Much of the following information has been gathered from various sites around the internet, various newsgroup articles, emails, and personal documents. As such, I am unable to verify the accuracy of all of the information, so be wary of what one takes from these pages. Please consult a professional health care provider before doing anything suggested or implied.

Treatment: Adefovir Dipivoxil
Formulated as a pill taken once daily, adefovir dipivoxil has demonstrated antiviral activity against a broad spectrum of viruses, including HBV, human immunodeficiency virus (HIV), and herpes viruses. Adefovir dipivoxil is a nucleotide analogue from a class of antivirals shown to be long acting, potent inhibitors of viral replication with unique resistance profiles.

Data from Gilead's Phase II studies in 67 patients demonstrated that 12 weeks of treatment with adefovir dipivoxil at once-daily doses of 5 mg, 30 mg and 60 mg provided potent antiviral activity against the hepatitis B virus. Sixty-seven percent of patients, who received a 30 mg daily dose of adefovir dipivoxil exhibited viral suppression, fell below the detectable limits of the branched chain DNA assay. When quantified with a more sensitive assay (PCR), the median reduction of HBV DNA was found to be more than 99.99 percent or 4.0 log10. Similar results were observed in patients with chronic HBV infection.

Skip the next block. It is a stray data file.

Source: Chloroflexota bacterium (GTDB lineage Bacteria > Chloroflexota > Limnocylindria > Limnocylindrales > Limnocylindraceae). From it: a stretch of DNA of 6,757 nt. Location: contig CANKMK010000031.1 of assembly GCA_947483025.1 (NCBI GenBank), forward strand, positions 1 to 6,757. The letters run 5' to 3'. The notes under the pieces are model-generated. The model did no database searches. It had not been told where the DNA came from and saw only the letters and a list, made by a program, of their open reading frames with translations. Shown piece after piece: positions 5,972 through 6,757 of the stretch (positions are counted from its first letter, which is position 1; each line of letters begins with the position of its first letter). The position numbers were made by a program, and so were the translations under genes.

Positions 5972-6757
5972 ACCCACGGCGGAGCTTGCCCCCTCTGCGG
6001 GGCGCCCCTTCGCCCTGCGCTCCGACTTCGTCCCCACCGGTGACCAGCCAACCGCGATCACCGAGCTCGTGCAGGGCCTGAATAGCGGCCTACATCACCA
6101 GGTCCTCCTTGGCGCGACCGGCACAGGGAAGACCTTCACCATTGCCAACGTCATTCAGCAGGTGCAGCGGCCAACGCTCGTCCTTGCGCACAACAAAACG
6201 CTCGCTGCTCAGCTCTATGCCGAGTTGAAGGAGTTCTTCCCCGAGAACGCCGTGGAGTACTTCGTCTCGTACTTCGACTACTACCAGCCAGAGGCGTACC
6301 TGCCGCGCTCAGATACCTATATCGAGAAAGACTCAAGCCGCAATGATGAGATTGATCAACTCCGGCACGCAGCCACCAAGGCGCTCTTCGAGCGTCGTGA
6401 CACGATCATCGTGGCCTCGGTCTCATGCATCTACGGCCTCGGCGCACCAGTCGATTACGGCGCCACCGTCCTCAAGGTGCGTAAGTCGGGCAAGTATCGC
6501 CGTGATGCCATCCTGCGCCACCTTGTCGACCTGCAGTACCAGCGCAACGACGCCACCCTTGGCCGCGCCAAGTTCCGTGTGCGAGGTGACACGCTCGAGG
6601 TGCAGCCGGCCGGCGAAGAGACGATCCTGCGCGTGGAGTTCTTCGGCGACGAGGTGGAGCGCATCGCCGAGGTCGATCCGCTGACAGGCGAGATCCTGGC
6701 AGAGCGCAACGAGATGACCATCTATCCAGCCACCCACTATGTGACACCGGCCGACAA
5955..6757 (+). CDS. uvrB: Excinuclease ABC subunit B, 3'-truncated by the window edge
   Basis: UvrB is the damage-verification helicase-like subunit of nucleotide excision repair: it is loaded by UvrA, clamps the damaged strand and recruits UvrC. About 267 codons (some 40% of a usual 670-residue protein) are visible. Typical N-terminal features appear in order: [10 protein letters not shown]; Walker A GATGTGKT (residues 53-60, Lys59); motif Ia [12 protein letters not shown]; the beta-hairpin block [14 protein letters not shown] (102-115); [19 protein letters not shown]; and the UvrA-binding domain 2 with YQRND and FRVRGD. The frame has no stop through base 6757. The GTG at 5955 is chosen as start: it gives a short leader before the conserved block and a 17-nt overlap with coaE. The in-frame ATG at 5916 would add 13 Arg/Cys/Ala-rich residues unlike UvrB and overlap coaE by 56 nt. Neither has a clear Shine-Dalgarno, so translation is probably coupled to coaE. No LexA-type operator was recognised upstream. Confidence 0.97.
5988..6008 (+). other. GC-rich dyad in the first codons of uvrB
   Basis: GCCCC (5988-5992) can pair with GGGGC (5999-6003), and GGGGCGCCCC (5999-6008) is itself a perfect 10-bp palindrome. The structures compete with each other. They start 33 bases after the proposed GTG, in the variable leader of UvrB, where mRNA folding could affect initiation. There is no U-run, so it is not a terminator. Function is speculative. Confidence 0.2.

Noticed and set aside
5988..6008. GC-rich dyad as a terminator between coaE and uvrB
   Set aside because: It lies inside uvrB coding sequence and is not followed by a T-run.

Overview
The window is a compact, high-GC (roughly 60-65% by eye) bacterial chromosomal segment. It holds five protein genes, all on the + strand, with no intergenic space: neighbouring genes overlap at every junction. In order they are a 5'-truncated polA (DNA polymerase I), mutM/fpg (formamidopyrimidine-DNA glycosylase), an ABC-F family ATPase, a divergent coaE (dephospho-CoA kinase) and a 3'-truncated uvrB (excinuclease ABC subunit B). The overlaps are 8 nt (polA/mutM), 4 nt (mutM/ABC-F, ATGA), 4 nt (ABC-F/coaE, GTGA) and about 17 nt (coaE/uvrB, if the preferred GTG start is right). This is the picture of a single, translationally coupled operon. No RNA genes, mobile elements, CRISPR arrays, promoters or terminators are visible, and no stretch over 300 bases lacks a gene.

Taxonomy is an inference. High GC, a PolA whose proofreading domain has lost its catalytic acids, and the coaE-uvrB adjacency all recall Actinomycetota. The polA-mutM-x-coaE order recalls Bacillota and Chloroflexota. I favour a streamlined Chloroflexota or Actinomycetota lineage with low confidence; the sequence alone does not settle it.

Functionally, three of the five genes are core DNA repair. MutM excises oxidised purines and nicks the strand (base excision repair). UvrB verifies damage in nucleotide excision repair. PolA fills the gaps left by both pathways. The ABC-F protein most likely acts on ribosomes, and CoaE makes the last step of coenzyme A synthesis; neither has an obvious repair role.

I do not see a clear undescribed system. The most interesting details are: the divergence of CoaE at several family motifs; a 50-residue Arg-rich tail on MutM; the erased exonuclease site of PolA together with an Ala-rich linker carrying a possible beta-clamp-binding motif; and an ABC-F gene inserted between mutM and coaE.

Treatment with adefovir dipivoxil also was associated with seroconversion in the group of patients with chronic HBV infection and elevated ALTs. After 24 weeks of follow-up, 27 percent of patients in the 30 mg and 60 mg dose arms lost HBe-antigen, and 20 percent seroconverted. Rates of adverse events and changes in laboratory safety markers were similar in the placebo and treatment groups.

See: Gilead



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